Jesus carries his cross in this painting in a chapel at the Pontifical Sanctuary of the Holy Stairs in Rome March 10. (Paul Haring/CNS)

If you’ve ever watched a football game on television, you’ve no doubt seen a banner in the stands proclaiming the message “John 3:16.” Growing up Catholic and having the Baltimore Catechism drilled into me — something I’ll be eternally grateful for — I had no idea what the John 3:16 reference meant. The nuns had us reading the Bible, of course, but we didn’t memorize passages other than the 23rd Psalm (Thank you, Sr. Macaria!).

I remember looking up John 3:16 as a teenager and thinking “Huh. Well, of course.” God loved us so much that He sent His Son to redeem us. Those who believe in Him will have eternal life. But that’s not the end of the story. And as much as I’m a fan of all the popular Bible verses emblazoned on T-shirts, posters and greeting cards, there’s another verse that’s key to being a follower of Jesus. You probably won’t see it painted on a coffee mug either. Matthew 16:24 is a stark reminder of what Lent is all about: “Whoever wishes to come after Me must deny himself, take up his cross, and follow Me.”

Joyce Coronel is a regular contributor to The Catholic Sun and author of “Cry of Ninevah.” Opinions expressed are the writers’ and not necessarily the views of The Catholic Sun or the Diocese of Phoenix.

Jesus had just told the Apostles that He would suffer greatly, be killed and then rise on the third day. St. Peter, impetuous as ever, argued with the Lord, trying to get Him to tone down the message. Suffer a horrible death? No way did he want the Master to undergo such trial. “Get behind me, Satan,” Jesus rebuked him, shockingly. “You are an obstacle to Me. You are thinking not as God does, but as human beings do” (Mt 16:21-23).

The human tendency is to want to be comfortable in our Christianity, to be coddled and consoled and told we are loved. We don’t like reminders of the call to embrace the crosses in our life. The message of the cross and Jesus’ proclamation that each of us has one to carry is unsettling, as are many lesser-known Bible passages. Following Jesus is the way of the cross, the way of suffering, the road of sacrifice and commitment. Want to be a saint? It’s going to take grace and grit. It’s sort of like being on the football field; there are bound to be bruises, but victory beckons and our Coach will be with us every step of the way.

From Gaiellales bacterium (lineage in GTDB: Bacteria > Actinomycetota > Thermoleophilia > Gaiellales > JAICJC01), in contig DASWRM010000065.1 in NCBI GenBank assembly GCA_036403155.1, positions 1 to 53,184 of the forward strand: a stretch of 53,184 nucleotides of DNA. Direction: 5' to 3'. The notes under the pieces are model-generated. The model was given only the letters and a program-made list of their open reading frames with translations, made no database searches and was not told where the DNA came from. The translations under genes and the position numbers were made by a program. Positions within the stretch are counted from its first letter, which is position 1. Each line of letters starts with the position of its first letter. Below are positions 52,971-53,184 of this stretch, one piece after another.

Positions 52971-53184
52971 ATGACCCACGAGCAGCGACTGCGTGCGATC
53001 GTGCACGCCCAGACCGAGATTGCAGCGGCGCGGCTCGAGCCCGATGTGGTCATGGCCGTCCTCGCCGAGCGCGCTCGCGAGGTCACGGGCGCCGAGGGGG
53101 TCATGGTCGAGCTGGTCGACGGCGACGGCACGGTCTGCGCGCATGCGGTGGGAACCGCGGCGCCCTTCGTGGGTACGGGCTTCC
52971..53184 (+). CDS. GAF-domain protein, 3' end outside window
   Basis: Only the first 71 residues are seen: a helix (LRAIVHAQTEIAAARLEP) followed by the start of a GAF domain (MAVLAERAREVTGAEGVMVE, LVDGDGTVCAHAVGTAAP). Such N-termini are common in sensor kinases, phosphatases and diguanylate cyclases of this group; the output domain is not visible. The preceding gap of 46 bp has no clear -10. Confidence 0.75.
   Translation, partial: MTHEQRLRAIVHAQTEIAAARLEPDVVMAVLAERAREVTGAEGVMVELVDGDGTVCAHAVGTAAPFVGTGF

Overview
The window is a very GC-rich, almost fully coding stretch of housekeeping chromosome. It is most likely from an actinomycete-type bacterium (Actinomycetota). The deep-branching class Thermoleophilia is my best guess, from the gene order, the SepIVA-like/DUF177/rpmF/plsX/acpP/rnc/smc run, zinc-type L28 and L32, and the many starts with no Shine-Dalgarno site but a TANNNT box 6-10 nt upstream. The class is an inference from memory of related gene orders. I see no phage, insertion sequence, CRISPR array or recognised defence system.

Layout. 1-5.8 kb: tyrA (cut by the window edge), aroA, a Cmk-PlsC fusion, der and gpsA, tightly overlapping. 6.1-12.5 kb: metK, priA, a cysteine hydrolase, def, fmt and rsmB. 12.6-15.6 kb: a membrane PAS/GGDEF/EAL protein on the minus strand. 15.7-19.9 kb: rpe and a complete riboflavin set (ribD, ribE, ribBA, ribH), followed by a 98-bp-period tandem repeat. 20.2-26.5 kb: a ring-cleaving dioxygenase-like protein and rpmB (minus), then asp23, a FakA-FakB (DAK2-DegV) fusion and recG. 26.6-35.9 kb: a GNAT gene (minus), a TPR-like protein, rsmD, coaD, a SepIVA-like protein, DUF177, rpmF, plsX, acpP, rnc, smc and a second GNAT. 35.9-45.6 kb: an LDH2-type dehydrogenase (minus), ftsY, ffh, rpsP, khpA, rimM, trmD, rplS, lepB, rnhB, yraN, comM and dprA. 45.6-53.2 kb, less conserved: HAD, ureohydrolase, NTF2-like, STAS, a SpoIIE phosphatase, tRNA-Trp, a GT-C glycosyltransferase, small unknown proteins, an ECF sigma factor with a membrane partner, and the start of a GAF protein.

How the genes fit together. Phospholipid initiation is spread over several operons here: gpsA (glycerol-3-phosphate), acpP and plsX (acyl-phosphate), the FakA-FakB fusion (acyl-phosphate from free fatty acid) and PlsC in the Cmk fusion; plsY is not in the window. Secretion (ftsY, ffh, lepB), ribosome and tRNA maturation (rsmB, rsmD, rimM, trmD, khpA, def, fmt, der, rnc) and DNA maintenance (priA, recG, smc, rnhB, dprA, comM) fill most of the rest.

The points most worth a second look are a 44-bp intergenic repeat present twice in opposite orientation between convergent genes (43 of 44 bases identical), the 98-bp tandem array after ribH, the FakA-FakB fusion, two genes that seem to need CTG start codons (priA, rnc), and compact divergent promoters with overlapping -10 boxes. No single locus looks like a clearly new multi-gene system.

Is your wife a bitter, difficult woman? Are your children estranged from you? Has cancer invaded your body? Has your dream for a better future been shattered? In a world that favors social-media images focused on moments of joy and triumph, the crucifixion makes us shudder. “God forbid,” we echo St. Peter, and it’s understandable. We don’t want to suffer. The reality is, however, we will. And how we choose to bear it is entirely up to us.

Jesus tells us, “Come to Me, all you who are burdened, and I will give you rest … for My yoke is easy and My burden light” (Mt 11:28-30). He invites us to carry our crosses and follow Him along the narrow way, but He also invites us into fellowship with Him. The crosses in our lives, the ones that crush us to the ground — we won’t be able to carry them relying on our own strength. We know that any good we accomplish is due to God’s grace, and, if we try, we can feel Jesus’ arms around us as we lean against Him, shouldering the cross He’s entrusted to us. In that embrace is a secret sweetness mostly unknown to a world frightened by suffering.

Notice that Jesus says we must “deny ourselves” before the part about taking up our cross. During these 40 days of Lent, we deny ourselves to toughen up spiritually, to create an empty space where God can enter and transform us, drawing us closer to Him. It’s in that union with Him that we find the strength to embrace the crosses in our lives.

May this Lenten journey draw each of us closer to the Way of the Cross, the way of victory over sin and, ultimately, resurrection to a life of eternal joy.